Next, the Court addressed the substantive issue of whether one or both movants could seek dismissal of the case. This required a careful parsing of the roles of the affiliated movants. Before looking at the facts of the case, the Court reviewed six opinions from bankruptcy courts and one opinion from a district court, each of which examined the ability of a golden shareholder to block the filing of bankruptcy. The Court found that all cases agreed that blocking power held by a creditor is “void as a matter of public policy.” However, the cases also made it “clear” that “golden shares or blocking provisions” would be upheld as valid if held by an equity holder. In applying the precedent to the case at hand, the Court ruled that Macquarie – as movant – could not seek dismissal because it was a creditor, being owed an arrangement fee of $3 million; “to the extent that the Macquarie Parties claim to hold a golden share or blocking provision, it is void as a matter of public policy.” Id. at 19.
The Court next turned to whether Boketo, as shareholder, could move for dismissal. As part of its analysis, the Court noted that there was no evidence that Boketo was a creditor. In doing so, the Court addressed the Debtor’s argument that Boketo and Macquarie were “one entity” because Macquarie was alleged to control its indirect subsidiary. The Court dismissed the relevance of the argument:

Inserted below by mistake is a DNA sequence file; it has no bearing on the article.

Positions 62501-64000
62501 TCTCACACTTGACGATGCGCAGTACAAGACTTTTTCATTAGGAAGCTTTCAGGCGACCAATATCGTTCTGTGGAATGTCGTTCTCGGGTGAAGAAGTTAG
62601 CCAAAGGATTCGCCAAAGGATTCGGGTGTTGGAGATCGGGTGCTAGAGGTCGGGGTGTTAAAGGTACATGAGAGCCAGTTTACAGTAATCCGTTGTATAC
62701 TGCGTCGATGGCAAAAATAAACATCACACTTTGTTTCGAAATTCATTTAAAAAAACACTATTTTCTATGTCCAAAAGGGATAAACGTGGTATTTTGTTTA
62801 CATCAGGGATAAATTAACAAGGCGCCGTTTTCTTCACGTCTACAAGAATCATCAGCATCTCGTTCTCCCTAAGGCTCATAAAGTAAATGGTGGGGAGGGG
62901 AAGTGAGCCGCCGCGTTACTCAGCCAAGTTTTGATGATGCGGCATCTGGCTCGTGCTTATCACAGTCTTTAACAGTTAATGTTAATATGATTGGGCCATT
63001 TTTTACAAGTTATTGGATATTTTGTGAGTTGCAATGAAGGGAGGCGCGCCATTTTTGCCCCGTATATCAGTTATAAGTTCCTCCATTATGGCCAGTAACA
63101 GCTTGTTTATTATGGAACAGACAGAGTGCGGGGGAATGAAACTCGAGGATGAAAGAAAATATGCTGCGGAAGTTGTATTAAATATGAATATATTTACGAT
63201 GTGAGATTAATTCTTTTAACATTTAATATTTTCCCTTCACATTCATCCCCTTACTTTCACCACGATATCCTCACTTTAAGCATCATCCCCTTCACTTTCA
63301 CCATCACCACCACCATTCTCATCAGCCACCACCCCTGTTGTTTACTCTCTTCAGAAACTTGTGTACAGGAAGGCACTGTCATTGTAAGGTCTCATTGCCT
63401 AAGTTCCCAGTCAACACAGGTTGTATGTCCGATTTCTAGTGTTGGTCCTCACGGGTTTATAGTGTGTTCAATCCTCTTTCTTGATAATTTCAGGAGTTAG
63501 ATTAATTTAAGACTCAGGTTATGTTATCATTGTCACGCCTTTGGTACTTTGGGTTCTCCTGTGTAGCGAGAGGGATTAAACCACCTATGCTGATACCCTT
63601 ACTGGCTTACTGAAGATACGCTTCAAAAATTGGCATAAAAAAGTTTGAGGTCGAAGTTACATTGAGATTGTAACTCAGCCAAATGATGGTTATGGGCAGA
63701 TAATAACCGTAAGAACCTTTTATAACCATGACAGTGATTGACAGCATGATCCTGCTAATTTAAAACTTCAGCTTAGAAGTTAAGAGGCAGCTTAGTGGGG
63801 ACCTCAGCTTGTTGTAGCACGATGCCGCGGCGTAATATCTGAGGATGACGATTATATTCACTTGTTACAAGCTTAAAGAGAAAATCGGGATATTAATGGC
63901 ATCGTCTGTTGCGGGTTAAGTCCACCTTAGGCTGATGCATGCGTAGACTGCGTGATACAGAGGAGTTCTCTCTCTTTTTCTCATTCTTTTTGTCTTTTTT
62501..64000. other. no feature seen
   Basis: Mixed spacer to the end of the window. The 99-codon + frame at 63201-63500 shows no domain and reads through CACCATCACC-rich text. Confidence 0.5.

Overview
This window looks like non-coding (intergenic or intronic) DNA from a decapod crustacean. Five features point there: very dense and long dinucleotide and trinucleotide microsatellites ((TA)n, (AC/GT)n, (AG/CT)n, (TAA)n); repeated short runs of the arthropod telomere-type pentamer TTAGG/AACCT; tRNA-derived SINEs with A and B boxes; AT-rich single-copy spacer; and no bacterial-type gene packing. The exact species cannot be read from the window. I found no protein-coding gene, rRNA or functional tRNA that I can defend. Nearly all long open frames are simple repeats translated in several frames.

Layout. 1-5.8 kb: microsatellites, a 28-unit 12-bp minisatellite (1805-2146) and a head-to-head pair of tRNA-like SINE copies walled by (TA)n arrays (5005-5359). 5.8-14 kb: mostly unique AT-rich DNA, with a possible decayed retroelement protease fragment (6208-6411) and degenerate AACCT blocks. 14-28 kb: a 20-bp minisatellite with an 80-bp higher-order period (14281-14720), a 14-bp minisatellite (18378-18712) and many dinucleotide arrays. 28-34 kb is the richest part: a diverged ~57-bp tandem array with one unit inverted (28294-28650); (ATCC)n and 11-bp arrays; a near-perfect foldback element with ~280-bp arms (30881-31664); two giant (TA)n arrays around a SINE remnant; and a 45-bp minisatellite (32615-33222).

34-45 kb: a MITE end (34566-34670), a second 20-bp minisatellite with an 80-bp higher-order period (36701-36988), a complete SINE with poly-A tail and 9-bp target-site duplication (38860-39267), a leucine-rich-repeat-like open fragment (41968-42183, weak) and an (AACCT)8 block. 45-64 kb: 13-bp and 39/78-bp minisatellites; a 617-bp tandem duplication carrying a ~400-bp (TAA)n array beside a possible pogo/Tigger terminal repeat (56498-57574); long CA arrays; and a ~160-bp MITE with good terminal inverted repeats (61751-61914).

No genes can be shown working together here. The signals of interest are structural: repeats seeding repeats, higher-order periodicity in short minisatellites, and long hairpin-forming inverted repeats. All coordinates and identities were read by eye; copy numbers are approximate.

Assuming that the control Macquarie has over Boketo is such that there is no practical difference between the two entities, the result would not change. Like the creditor Drawbridge in the Global Ship case [In re Global Ship Systems, LLC, 391 B.R. 193, 203 (Bankr. S.D. Ga. 2007)], Macquarie would be wearing “two hats.” Macquarie’s one hat is as the creditor owed $3,000,000.00, and the other hat as the equity holder Boketo with a $15,000,000.00 stake in the Debtor. “[S]ince [Macquarie] wears two hats in this case . . . it has the unquestioned right to prevent, by withholding consent, a voluntary bankruptcy case.”